How can smart cities help? 

Diehard technology skeptics may argue that there’s no social revival without drastically reducing the role tech plays in our day-to-day lives. But through platforms for meaningful social interaction, technology can be a positive force, particularly when platforms connect people with common interests. The University of Melbourne’s Tanzil Shafique highlights the app Puppy Society, which connects pets in a shared facility with multiple owners who can meet with the dogs and get to know one another. Rather than encouraging users to remain in the virtual world, the app is a conveyor from the virtual to the real world.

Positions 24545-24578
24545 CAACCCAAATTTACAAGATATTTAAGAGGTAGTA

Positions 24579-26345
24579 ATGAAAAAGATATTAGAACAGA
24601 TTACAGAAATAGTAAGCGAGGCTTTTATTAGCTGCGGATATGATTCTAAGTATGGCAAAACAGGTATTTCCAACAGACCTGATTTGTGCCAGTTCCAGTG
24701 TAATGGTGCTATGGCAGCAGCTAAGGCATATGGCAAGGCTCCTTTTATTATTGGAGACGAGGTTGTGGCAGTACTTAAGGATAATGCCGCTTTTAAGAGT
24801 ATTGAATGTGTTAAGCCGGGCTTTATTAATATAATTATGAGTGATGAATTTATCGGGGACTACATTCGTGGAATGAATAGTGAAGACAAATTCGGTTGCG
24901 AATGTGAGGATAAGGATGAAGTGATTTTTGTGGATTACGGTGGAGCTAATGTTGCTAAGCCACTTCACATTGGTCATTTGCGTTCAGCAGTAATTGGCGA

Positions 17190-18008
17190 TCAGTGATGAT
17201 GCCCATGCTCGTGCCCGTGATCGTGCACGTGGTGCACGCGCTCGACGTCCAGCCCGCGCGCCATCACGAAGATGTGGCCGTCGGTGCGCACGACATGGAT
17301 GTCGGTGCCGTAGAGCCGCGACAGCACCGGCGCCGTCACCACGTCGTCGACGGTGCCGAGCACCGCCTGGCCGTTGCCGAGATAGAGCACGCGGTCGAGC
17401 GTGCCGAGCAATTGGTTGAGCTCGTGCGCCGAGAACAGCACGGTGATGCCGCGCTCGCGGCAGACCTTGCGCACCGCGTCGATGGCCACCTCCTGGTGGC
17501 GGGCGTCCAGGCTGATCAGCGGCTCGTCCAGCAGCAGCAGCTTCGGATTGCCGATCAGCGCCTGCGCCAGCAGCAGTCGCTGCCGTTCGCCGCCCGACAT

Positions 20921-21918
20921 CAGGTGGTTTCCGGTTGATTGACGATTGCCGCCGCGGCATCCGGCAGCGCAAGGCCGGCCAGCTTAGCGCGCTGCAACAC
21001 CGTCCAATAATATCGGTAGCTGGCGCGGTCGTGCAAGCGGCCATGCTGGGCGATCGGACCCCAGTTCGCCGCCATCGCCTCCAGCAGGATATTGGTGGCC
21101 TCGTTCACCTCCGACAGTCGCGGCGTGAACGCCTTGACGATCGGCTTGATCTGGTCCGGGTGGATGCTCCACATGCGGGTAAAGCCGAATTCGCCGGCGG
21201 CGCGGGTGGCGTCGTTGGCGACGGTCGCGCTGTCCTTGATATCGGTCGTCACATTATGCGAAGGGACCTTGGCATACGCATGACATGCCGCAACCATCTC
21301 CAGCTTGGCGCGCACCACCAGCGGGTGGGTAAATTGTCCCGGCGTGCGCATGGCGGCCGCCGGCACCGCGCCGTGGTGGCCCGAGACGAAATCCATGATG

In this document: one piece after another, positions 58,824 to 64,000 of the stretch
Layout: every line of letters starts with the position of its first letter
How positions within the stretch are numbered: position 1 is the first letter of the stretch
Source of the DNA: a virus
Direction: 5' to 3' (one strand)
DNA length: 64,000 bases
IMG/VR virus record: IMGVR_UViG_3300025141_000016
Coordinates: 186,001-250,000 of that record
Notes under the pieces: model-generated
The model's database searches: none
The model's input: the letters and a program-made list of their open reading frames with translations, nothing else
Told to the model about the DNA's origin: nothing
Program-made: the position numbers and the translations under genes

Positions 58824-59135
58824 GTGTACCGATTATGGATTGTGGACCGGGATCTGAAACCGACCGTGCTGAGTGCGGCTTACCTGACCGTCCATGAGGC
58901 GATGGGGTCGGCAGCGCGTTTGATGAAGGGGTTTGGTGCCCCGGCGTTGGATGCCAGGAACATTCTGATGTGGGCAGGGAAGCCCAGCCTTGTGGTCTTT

Public spaces meant to facilitate social interaction – whether they’re community gardens or commuter waiting areas – are part of the answer. The growing popularity of co-living attests to individuals’ appetite for urban living arrangements that spur people to meet, cooperate, and socialize with their neighbors, thereby deepening community ties. An app that connects residents to all the spaces in their neighborhood will increase their ability to make social connections. Vibrant, user-friendly mobility ecosystems, which support a variety of public and private options for traveling from A to B, can also encourage citizens to get out and visit friends and neighbors.